BW: I read a book over 10 years ago called Access All Areas about exploring and documenting abandoned places. Is there an active community of urban explorers? How do you find these places?
KJ: I generally explore alone because the community can be territorial, almost possessive, over certain locations. People get competitive about being the first to access a site and may call the police on others or destroy iconic items to prevent others from photographing them.
After my arrest, a photographer even called the police station to emphasize my previous visits, which was unsettling. When exploring, you’re breaking the law, so trust and caution are crucial. I’ve encountered unexpected situations, like squatters, so safety is a big concern. I do a lot of internet research and keep folders on Google Drive for potential locations, even in places I’ve never been, like Taiwan. It’s like going down a rabbit hole, discovering one place leads to another. My advice to anyone interested is to be careful and maintain a record of locations you might want to visit.
BW: I’d love to hear about your experience during COVID and how you continued your craft, which I found inspiring.
KJ: I primarily shoot portraits and struggle with landscapes or subjects other than people. When everything shut down in March 2020, I panicked, realizing the situation would last more than a few weeks. Photography being my financial lifeline and creative outlet, I needed a solution. I didn’t want to risk fines for operating my studio, so I had to think creatively. With a backlog of photos but not enough for an extended period, I decided to use mannequins. I purchased several, some poseable, others static. But the mannequins’ blank heads and hands looked odd, so I began sculpting masks. I started with plain Halloween masks, adding clay, and adapted this technique for the mannequins. This approach filled nearly a year of my portfolio with images where people don’t realize there’s no real person. Even the astronaut suit was a challenge with mannequins. The series titled “Windows” was entirely mannequins, started shortly after the shutdown. This was a new skill and adaptation for me during that period.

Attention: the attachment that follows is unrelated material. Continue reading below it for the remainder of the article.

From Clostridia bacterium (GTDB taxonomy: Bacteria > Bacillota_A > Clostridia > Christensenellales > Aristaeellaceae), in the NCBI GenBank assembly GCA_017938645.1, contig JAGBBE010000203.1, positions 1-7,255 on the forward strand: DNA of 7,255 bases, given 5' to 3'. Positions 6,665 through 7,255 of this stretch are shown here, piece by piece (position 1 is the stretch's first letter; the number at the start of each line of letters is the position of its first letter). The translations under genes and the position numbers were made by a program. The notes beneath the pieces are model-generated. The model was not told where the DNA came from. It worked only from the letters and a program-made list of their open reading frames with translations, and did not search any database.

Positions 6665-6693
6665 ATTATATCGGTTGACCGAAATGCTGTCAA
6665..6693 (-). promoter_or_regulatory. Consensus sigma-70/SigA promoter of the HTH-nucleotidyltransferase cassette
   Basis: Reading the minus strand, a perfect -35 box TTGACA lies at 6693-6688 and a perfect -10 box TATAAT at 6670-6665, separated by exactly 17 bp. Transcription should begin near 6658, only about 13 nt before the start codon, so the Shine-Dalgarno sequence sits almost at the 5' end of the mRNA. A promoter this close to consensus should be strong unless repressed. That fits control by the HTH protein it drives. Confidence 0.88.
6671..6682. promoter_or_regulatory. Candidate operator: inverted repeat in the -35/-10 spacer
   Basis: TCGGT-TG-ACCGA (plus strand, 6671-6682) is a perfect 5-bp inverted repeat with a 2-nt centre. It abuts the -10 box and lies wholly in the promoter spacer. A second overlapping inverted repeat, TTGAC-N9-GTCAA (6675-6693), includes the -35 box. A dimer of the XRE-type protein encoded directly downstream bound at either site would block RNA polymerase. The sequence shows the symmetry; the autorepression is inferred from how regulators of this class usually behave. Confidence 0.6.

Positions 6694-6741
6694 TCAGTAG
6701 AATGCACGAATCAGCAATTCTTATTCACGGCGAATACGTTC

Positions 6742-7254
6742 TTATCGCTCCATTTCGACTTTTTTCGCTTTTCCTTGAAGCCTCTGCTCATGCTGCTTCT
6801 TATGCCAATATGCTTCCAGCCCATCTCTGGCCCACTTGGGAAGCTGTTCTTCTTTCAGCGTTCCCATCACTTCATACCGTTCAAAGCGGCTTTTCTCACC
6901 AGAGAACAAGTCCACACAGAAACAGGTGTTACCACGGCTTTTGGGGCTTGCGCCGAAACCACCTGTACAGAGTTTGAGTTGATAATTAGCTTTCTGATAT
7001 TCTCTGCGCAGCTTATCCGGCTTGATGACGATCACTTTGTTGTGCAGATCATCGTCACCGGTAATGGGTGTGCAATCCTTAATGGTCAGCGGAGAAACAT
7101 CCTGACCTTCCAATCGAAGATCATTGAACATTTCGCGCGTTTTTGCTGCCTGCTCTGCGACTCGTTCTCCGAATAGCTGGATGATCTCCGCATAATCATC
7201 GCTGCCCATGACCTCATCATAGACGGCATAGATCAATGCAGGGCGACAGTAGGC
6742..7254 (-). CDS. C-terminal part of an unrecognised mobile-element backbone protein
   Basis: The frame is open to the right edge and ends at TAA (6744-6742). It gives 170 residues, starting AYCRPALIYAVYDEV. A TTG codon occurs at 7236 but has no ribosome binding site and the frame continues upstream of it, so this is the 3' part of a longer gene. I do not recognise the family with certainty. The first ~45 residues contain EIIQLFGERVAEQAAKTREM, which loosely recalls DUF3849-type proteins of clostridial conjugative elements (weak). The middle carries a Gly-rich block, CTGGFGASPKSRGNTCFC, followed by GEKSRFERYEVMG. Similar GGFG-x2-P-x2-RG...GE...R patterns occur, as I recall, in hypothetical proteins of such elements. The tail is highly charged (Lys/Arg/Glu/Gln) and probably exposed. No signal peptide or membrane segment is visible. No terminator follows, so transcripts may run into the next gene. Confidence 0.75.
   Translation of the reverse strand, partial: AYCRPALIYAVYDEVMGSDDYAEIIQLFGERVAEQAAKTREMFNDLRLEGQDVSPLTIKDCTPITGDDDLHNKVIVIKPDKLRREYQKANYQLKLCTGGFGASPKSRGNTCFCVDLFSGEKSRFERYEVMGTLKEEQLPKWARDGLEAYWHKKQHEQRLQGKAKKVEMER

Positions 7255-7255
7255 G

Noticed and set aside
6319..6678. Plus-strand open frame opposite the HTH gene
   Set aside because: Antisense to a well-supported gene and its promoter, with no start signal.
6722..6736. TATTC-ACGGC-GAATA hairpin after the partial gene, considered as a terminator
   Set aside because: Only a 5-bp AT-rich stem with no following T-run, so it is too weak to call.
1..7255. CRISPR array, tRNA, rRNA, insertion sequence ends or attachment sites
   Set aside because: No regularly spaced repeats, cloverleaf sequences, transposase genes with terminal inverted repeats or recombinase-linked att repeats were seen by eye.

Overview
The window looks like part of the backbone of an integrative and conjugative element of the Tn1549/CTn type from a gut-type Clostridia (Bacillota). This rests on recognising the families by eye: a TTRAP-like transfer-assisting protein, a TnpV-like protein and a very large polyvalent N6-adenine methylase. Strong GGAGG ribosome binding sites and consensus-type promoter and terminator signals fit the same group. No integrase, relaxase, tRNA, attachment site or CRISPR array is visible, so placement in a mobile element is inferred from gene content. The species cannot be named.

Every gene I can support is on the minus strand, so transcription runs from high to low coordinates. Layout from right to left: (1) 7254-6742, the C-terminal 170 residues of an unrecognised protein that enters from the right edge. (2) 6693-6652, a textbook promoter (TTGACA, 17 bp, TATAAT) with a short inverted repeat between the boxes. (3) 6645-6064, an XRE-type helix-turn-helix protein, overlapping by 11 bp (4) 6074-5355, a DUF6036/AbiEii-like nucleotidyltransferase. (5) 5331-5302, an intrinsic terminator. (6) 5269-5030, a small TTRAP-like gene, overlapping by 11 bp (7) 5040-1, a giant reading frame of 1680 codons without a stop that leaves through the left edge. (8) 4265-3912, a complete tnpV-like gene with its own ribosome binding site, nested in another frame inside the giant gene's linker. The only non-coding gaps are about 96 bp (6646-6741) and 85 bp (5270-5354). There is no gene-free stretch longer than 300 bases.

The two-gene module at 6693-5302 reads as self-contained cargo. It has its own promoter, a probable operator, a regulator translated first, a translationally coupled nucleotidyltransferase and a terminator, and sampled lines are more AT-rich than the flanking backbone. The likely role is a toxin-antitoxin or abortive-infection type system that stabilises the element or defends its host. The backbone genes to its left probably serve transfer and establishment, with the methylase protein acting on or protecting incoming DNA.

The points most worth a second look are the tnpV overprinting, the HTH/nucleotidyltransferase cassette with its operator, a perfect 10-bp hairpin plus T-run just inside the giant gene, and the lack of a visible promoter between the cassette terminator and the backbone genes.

BW: Who are your models, and where do you find them?
KJ: In the beginning, I photographed anyone, using Model Mayhem around 2009. It’s harder now, but I mostly use Facebook, even though not many people do. I often post on my Instagram when I’m traveling to see if anyone wants to shoot. Most of my models are friends or people I’ve photographed for a long time. I’m fortunate to get responses when I travel to new places. I haven’t had any horror stories, but sometimes people aren’t comfortable in front of the camera. I’m good at giving direction, but I’m always looking for different people to photograph.
BW: Can you tell the story of how you shot Nostalgia is Killing Me Lately? I consider it, along with your floating astronaut in front of the gas station, to be one of your most iconic photos.
KJ: That suit, the one in Nostalgia is Killing Me Lately, is from the Kennedy Space Center. It’s an Escape suit, used for fuel handlers, and ironically, it’s meant to walk in fire. I got it around 1964 from a guy in Chicago who sells oddities, I think his shop is called Agent Gallery. This photo was inspired by Ryan Gosling’s “Lost River.” People criticized it because Gosling directed it, but I thought it was amazing. It reminded me of Nicolas Winding Refn’s “Drive,” with its neon lights and a Kubrick-like feel. He shot it in Detroit, featuring lots of abandoned places. There’s this scene with a house on fire that just stuck with me.
I tried to recreate something similar, but it was really hard to get the right permits and conditions. In 2022, I put out a call on Facebook, asking if anyone knew a fire department doing a controlled burn. A firefighter from North Carolina, who’s also a photographer, responded. She wasn’t sure what the structure would be. It ended up being an old farmhouse, which had connections to a firefighter’s ex-wife. The shoot was incredibly challenging due to the heat and smoke. The smoke would come down, reducing visibility, and I remember being thankful for paramedics nearby because I nearly passed out. It gave me a newfound respect for firefighters. Despite the difficulties, I’d love to do it again. We drove 13 hours to North Carolina for the shoot and then back to New Hampshire.
BW: Are there any other ambitious projects in your mind, like the fire photo that took seven years to realize? Is there anything that feels impossible?
KJ: Not impossible, but there are places I want to visit, like Iceland. It’s hard for me to travel right now as I take care of my mother, but it’s doable with arrangements. There’s also an island off Japan, a big bucket list item, which feels more impossible. In the 70s and 80s, they manufactured oil from the ocean there, but had to evacuate once the oil dried up. It’s now an abandoned island with huge structures like apartment buildings. Chernobyl is another place that seems impossible right now, especially with everything going on there. But that Japanese island is definitely at the top of my list.